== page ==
I figure the last day of the year is a good time to look back at the highs and lows – see who demonstrated real leadership in manufacturing and raised the bar for all of us; and to see who dropped the ball. There is no shortage of candidates for both spots – the most noteworthy leader and the most disappointing loser. The disastrous economy in 2009 really squeezed out the mediocre. Companies that grew – even survived - can stake a claim to being pretty well run. And those companies that got by on playing games and pursuing short term money grabs were largely exposed to be the poorly run outfits we knew them to be all along.
The lean leader who most impressed me in this tumultuous year is Bob Chapman from Barry-Wehmiller. His company is going to turn a profit, even in the face of a serious downturn in the market for the sort of capital equipment his company makes. Most important, he never wavered from his driving principles of a genuine commitment to the engagement and fulfillment of all of the people working for him. I know that I was deeply influenced not only hearing him speak, but seeing his actions that back up the talk. He is not the greatest public speaker, nor does he know much about the nuts and bolts of lean manufacturing. What he does have, however, are incredibly deeply embedded principles that he drives down to the lowest levels of the Barry-Wehmiller companies with relentless energy. Those principles are all about using the workplace as a tool to make life meaningful for the people who work for him. He takes a back seat to no one in terms of his faith in everyone working in his companies, and his absolute insistence that they all take a personal role in every aspect of the company. He is truly inspirational. Most important, he has stuck by those principles in tough times, and has proven that true respect for people is truly compatible with excellent business practices and excellent results.
As tempting and as easy as it would be to pick any one of a number of people involved in the GM debacle – from GM management to the government geeks who think manufacturing excellence is of negligible importance when compared to the work of sitting around conference rooms thinking great thoughts – the fact is that these are merely the bit players in the end game. The demise of Chrysler and GM has been a foregone conclusion within the lean community for years – we have only been watching from the sidelines to see how it plays out.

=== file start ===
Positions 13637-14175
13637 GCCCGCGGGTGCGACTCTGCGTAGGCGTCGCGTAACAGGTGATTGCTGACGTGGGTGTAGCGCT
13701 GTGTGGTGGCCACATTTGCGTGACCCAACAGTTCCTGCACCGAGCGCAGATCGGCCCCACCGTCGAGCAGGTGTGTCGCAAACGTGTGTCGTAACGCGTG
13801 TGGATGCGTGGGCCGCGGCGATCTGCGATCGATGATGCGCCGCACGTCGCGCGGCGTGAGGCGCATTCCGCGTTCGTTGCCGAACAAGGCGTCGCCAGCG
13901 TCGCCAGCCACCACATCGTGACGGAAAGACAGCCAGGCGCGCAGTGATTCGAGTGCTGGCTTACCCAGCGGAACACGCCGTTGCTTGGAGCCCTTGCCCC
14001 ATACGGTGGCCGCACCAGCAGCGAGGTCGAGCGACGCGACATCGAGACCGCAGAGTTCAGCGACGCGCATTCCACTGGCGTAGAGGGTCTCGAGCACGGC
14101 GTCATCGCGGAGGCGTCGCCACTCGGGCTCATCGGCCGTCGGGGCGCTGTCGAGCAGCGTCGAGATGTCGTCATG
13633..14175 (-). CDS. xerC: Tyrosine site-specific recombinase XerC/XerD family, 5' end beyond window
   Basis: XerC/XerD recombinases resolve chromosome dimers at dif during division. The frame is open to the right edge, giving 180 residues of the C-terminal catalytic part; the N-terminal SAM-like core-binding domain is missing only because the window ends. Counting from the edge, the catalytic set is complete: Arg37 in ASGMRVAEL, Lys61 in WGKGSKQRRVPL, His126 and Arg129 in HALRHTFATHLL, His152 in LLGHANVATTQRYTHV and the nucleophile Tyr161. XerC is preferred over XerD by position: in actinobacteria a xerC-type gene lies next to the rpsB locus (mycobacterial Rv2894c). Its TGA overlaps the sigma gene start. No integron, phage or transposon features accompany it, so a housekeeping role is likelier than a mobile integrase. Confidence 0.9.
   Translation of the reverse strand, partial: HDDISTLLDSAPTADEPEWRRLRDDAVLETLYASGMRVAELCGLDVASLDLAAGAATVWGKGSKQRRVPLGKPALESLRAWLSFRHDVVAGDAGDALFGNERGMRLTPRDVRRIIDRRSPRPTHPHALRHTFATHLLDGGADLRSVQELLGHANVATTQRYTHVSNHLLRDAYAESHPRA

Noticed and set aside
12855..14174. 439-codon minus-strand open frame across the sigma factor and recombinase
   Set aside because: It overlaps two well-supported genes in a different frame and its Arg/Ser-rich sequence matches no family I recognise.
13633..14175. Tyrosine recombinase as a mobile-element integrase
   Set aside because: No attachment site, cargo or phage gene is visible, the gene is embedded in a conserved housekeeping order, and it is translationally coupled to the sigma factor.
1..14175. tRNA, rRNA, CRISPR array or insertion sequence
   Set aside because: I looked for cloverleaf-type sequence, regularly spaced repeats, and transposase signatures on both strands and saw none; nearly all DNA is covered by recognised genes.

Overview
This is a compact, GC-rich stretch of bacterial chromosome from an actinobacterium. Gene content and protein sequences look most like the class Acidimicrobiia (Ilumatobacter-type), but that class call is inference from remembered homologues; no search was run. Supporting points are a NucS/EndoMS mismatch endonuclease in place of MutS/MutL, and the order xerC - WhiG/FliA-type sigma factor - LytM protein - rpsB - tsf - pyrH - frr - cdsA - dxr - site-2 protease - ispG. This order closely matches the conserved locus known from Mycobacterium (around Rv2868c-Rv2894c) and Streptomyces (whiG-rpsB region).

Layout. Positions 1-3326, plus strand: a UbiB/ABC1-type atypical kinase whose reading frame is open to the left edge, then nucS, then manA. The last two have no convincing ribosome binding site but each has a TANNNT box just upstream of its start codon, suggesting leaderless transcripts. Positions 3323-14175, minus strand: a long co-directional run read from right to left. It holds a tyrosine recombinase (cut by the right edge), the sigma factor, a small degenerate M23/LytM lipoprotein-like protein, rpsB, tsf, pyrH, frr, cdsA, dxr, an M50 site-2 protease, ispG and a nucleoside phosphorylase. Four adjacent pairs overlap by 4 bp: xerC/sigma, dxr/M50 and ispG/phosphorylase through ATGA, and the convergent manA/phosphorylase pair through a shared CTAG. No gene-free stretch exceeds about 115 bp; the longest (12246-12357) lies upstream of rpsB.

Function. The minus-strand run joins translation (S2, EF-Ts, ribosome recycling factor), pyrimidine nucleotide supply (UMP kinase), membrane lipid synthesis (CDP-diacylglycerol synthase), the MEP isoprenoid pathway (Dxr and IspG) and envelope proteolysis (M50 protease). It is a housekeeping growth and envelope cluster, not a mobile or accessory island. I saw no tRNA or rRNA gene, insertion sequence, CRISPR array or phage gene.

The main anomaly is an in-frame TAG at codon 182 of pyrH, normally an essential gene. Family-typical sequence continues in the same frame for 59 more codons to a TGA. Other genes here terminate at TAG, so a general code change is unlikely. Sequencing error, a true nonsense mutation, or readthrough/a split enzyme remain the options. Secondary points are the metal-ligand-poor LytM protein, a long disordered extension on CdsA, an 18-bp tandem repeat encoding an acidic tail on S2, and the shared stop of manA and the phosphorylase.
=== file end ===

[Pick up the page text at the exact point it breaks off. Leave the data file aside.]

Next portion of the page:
No, sad to say the clear lean failure – the most striking and noteworthy loser – is Akio Toyoda, the grandson of Toyota's real creative force, Kiichiro Toyda and the chairman of the company who was put in place in June to get the company back on track.
A California man, his wife, their daughter and another family member were killed in a Lexus on August 28 as a result of accelerator problems that were well known to Toyota and to the Transportation Safety board. The details of the crash are frightening, and the results were horrible.
Almost three weeks later, Toyota told their dealers to 'inspect the floor mats'. Another couple of weeks later, Toyota announced that it planned to order a recall.
On November 25 – 89 days after the tragedy, and years after Toyota first knew there was a quality problem – the recall was announced. Concerning a mea culpa press conference in which Toyoda 'deeply apologized', a University of California – San Diego professor said, “If you’re Mr. Toyoda and you’re coming in at this point, you don’t have many options of how you make a big impact.”
In fact, there is something Mr Toyoda could have done and should have done to "make a big impact". Toyota is legendary for empowering everyone to stop the line when a defect is discovered. He failed to demonstrate the conviction and the courage to empower himself to do the same. The defect was discovered and he would not, did not push the big red button for 89 days. He has shown that the principles that drove Toyota to such lofty heights are not a part of his core.
He did not cause the quality problems, and the slide at Toyota is not his fault. But he was faced with a test of principles, and he failed the test. Another academic at the aforementioned press conference hit the nail on the head: Said Robert Dujarric, from Temple University, "Sometimes, this apology business is a way to avoid taking real action or responsibility. It makes you want to say: ‘Don’t be sorry, just do something about it.'" In other words – show some leadership.
So there you have it – a real winner who knows what is important and does not let other people or trying circumstances dissuade him from his beliefs; and another who clearly does not know what he believes or is trying to accomplish. Having the right principles and acting on them through thick and thin is the real difference between leading and losing, in my opinion anyway.
Have a very happy and prosperous new year!